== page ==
According to JPMorgan strategist Mike Bell, the biggest threat to the markets is a possible recession that doesn’t occur, which would force Federal Reserve to remain hawkish.
Since March last year, the Fed has increased rates aggressively to combat inflation. The Fed has raised rates aggressively to combat rampant inflation since March of last year. However, markets are anticipating a recession due to the tight monetary policy.
Wall Street believes that the Fed is reversing its tightening campaign to counter an economic downturn, with the S&P 500 and Nasdaq Composite up almost 6% and 11% respectively.
However, if the US economy does not enter a recession, and wage growth is high, the Fed will not reduce rates as anticipated. Instead, the Fed will have to increase rates in the second half year and lift them higher than Wall Street currently expects, Bell said to Bloomberg TV.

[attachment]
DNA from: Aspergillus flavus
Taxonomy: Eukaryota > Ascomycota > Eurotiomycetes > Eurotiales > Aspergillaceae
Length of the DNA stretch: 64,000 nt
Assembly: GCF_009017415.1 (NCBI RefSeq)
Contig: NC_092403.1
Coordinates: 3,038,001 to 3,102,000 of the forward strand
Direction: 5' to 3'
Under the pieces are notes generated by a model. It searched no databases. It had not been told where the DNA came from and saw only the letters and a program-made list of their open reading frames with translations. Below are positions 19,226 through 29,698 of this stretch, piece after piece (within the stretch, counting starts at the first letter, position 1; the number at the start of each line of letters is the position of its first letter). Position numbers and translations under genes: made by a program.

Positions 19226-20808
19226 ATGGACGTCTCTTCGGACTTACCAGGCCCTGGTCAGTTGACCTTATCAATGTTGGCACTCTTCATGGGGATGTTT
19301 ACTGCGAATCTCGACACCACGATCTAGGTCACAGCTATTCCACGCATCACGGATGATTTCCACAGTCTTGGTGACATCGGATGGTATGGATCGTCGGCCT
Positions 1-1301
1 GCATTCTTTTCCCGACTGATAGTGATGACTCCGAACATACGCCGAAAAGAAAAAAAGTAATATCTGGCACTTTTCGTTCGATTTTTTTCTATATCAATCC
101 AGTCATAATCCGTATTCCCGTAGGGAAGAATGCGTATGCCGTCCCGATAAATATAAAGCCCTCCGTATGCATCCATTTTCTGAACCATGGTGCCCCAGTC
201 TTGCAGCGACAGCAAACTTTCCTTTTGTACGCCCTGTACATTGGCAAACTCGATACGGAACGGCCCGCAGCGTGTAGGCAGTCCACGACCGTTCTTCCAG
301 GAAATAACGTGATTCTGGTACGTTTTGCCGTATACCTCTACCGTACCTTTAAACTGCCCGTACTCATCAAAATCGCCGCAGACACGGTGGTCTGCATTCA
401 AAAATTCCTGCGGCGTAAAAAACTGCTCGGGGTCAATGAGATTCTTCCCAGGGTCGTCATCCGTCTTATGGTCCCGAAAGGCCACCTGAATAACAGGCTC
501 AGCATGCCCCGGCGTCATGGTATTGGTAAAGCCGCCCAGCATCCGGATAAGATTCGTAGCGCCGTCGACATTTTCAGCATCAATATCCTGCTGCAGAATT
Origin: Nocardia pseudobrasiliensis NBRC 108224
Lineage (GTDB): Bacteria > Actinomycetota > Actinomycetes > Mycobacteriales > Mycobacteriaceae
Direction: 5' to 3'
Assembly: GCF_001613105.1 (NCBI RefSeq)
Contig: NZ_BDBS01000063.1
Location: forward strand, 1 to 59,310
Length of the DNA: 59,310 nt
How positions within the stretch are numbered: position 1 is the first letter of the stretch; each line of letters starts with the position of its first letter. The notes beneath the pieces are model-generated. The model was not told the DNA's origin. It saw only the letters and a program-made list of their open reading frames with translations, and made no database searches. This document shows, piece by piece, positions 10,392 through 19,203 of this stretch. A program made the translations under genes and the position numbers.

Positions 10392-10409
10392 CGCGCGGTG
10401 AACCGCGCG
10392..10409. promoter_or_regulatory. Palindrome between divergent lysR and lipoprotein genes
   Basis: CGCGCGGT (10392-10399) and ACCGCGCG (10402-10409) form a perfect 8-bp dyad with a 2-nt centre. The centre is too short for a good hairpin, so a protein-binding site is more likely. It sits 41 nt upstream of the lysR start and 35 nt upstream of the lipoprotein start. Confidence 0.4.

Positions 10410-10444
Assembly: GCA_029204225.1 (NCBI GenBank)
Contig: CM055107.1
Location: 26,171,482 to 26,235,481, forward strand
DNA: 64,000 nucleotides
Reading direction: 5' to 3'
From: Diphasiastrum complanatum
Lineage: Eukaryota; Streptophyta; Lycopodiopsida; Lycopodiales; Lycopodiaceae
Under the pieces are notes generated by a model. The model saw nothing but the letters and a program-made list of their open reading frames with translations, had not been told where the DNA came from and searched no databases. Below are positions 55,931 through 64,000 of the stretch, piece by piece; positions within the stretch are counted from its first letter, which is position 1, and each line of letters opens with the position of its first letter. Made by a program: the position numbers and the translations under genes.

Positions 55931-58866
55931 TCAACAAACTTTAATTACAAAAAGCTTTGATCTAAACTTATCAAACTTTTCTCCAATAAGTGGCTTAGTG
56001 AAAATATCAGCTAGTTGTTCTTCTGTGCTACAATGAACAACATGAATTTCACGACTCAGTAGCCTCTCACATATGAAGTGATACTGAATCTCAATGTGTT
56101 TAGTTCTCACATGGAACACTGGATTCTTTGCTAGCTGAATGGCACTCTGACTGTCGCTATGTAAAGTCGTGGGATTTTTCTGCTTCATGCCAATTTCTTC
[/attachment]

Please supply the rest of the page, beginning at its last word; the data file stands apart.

He said, “Unfortunately,” that at that point you are back in a world where stocks and bonds would both go down together.
Bell stated that JPMorgan’s base case assumes that there will be a recession by 2023, which will allow wage pressures and the Fed to reduce rates in 2024.
He said, “My best guess would be that the Fed will bring rates down to around 2.5% by 2024.”
When Wednesday’s two-day policy meeting finishes, the Fed will likely announce its most recent rate increase in almost a year.
The fed funds rate would rise to 4.75%-5.00% if there is a 25-basis point rate increase this week and another similar one later in the year, which is widely expected.